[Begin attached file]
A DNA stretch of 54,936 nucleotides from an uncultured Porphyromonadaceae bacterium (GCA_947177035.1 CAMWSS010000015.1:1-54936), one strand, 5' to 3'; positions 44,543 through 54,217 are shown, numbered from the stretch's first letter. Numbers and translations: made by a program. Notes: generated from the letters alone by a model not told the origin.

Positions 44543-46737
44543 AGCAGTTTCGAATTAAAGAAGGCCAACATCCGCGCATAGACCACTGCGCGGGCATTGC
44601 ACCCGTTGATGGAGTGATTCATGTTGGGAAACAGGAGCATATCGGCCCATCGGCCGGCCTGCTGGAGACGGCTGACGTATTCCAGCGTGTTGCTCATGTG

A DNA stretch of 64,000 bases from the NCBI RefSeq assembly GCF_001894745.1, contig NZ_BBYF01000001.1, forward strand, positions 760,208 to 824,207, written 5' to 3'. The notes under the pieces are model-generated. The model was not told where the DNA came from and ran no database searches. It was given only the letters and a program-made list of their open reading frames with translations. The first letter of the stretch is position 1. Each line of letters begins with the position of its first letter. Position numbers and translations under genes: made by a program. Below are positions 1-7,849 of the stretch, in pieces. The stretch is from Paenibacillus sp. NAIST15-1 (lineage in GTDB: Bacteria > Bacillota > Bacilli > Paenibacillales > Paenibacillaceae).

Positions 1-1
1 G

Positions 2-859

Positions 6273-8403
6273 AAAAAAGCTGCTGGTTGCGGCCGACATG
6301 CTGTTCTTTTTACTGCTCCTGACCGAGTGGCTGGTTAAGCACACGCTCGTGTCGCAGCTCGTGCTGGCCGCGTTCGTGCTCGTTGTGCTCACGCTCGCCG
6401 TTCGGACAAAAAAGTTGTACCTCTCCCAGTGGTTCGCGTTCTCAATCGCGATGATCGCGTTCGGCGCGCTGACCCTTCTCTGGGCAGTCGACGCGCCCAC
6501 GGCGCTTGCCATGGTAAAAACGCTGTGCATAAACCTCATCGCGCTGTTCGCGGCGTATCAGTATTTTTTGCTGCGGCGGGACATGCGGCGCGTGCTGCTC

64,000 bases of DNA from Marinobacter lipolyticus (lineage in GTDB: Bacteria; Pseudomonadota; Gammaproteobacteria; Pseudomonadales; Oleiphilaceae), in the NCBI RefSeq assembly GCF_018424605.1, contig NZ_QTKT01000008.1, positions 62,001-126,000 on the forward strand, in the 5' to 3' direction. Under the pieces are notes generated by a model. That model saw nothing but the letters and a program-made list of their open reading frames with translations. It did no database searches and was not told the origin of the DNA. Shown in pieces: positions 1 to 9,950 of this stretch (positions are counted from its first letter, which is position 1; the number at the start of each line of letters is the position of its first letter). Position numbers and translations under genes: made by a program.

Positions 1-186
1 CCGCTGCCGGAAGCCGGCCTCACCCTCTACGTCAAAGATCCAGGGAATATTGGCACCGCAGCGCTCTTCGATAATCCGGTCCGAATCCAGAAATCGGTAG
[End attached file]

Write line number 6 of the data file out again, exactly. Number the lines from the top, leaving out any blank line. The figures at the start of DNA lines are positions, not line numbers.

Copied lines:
Positions 1-1